Another woman who was comfortable competing with men was the U.S. team’s McElmury. A graduate of UC-San Diego and a young mother, McElmury, then 26, was part of the flourishing California cycling scene that in the late 1960s produced national road champions Mike Hiltner, Bob Tetzlaff and Bob Parsons. McElmury’s fifth place at the previous year’s world’s was considered something of a fluke by the Europeans, in a race dominated by Dutch, Italian and Soviet teams.

At Brno in 1969, everyone expected domination by the powerful six-woman Soviet team (virtually on home territory), along with the six Dutch riders (headed by defending champion Keetie Hage) and seven Italians. No one gave much chance to the three Brits and four Americans in the 44-rider field.

I was one of the few Western journalists reporting the race, which we followed in an open-top army jeep that the Czech organizers supplied. It was a great place from which to watch the race unfold; that is, until the rain started to pour down in the second half of the championship.

There were no flat parts on the 14km circuit, which featured a stiff, switchback climb. It had pitches as steep as 10 percent and topped out 6.5km into each of the five laps. At 70km, this was one of the longest events for women in the ’60s. And the course was probably the toughest they had ever had to tackle. Especially when the foul weather was factored in.

Line-up order at the start was decided by lottery. Perhaps it was an omen that the U.S. team’s number was drawn out first….

Crashes on the downhills and riders dropped on the stiff climb cut the peloton to just 30 after two laps. Then 1968 champ Hage charged away on a solo break the third time up the hill. Over the summit, Britain’s Horswell was chasing Hage, while behind the pursuit was taken up by two Russians, marked by Swinnerton.

Everything changed before the end of lap three when Hage flatted, probably because of the wet roads, and she had to wait for the neutral service vehicle, which was stuck behind the peloton. Hage never rejoined the leaders, who regrouped into a 15-strong pack going up the hill on lap four.

By now, the rain was pouring down. The pace slowed, and McElmury made a smart solo attack. She was well clear over the top of the climb, but couldn’t handle the slick descent and crashed. At the same time, Horswell, who had been climbing strongly, fell off the pace because of her poor bike-handling skills.

As the bell sounded for the final lap, McElmury had fought back into the much-diminished lead group, while Horswell rejoined just as the final climb began. Inspired by her move on the previous lap, the American again went clear, climbing strongly and bravely through the heavy downpour. McElmury was never more than a few seconds ahead, but no one had the strength (or volition) to cross the gap. Swinnerton and Horswell later said, “We would rather see Audrey win than take up the Russians.”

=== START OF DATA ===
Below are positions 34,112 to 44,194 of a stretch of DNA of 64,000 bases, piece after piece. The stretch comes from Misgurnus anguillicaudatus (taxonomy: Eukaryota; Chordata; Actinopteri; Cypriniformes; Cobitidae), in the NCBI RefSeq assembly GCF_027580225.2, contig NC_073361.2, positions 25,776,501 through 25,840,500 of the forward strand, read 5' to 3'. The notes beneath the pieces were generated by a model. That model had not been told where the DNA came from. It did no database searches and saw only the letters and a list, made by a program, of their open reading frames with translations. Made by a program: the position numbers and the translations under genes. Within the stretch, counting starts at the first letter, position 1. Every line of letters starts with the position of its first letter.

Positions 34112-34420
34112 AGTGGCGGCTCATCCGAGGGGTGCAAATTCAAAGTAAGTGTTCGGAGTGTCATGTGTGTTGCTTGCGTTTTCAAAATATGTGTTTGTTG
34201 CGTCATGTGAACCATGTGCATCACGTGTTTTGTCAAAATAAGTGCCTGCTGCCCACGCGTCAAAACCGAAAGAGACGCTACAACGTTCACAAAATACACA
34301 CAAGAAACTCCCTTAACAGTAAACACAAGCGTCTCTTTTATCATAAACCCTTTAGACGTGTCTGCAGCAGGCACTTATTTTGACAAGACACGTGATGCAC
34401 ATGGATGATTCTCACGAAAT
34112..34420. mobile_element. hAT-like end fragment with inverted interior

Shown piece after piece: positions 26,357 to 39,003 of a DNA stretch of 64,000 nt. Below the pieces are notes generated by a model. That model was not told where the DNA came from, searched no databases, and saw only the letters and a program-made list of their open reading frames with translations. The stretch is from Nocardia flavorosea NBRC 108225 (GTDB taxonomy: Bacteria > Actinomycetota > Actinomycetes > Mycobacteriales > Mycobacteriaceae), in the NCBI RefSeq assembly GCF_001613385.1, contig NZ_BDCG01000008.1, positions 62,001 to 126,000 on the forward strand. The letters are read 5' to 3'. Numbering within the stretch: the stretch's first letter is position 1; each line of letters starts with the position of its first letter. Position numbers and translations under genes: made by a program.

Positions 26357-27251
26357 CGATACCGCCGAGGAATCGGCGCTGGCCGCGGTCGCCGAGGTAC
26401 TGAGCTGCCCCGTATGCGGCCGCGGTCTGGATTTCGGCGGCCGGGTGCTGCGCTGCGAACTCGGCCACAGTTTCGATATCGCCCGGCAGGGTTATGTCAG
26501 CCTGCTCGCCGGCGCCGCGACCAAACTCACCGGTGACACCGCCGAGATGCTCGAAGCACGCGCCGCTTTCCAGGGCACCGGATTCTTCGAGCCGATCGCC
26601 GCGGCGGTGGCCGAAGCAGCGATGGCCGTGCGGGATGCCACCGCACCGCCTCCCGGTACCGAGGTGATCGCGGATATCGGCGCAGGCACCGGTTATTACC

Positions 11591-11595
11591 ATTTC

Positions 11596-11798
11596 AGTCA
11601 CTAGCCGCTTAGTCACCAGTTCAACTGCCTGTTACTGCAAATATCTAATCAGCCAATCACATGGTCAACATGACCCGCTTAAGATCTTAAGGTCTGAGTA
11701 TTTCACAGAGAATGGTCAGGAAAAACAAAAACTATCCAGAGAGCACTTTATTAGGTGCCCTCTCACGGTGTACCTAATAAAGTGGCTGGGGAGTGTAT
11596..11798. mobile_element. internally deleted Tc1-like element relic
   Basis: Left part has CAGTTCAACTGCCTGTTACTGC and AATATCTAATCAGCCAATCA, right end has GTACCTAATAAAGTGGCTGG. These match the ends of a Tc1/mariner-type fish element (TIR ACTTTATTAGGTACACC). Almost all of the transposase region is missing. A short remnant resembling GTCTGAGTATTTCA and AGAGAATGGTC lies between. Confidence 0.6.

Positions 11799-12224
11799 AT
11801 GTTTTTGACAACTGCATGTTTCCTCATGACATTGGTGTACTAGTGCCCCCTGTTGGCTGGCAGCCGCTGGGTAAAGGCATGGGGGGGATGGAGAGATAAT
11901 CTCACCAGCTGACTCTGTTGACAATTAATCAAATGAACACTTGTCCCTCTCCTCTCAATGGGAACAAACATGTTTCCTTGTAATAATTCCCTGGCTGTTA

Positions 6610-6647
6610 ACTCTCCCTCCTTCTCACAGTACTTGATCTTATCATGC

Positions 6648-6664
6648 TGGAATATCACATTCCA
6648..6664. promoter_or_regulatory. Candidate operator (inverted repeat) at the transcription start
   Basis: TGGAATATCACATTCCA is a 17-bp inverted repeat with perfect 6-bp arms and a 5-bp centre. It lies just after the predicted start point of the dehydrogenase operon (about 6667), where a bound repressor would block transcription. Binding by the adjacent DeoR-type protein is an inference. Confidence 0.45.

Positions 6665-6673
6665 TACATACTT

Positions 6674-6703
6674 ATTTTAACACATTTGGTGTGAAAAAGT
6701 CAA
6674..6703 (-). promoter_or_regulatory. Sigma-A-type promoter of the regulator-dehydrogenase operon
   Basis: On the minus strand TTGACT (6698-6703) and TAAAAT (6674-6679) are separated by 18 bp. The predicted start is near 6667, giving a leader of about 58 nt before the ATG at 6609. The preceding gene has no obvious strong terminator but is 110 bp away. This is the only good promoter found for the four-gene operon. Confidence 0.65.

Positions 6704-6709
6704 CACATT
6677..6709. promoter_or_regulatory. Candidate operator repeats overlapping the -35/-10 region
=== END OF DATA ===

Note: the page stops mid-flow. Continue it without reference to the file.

The Soviets, all strong sprinters, were hoping they could retrieve their surprising American foe on the downhill. Instead, McElmury opened up her 10-second lead at the summit to 30 seconds as she emerged from the forest of pine trees that lined the swishing descent with 5km to go.

By now, our jeep had deposited us at the finish line, and I was standing under the dripping canvas roof of the British team’s pit. There was no television coverage of races back then, so we were now getting race information from the PA announcer at the start/finish. How was McElmury doing, everyone wondered. Was the unthinkable about to happen? Was An American going to win a gold medal for the first time in the history of the world road championships?

Then came confirmation: “No. 10 now has a lead of 40 seconds.” Every eye was focused down through the torrential rain, looking for visual confirmation of the announcer’s words. Suddenly, by my side, a matronly American whose name I don’t recall screamed out, “Gee! It’s really her!”

Yes, there was the slim Californian storming up the wide road toward us, and across the line she came: a transient flash of blue-red-and-white jersey, an upraised arm and a nervous smile. Audrey McElmury was the world champion!

As she was engulfed by the joy-crazed Americans, the British team members started shouting, “Come on, Bernie!” Bernadette Swinnerton was fighting out a fierce second-place sprint with the Russians. And she was going away! Swinnerton beat the Soviets by five bike lengths to claim the silver.

America first, Britain second. What a day! None of us minded standing in the rain for half an hour while a recording of the “Star Spangled Banner” was located, and the medal ceremony could go ahead. After all, the last time that world’s organizers had needed to play the U.S. national anthem was in Newark 57 years ago….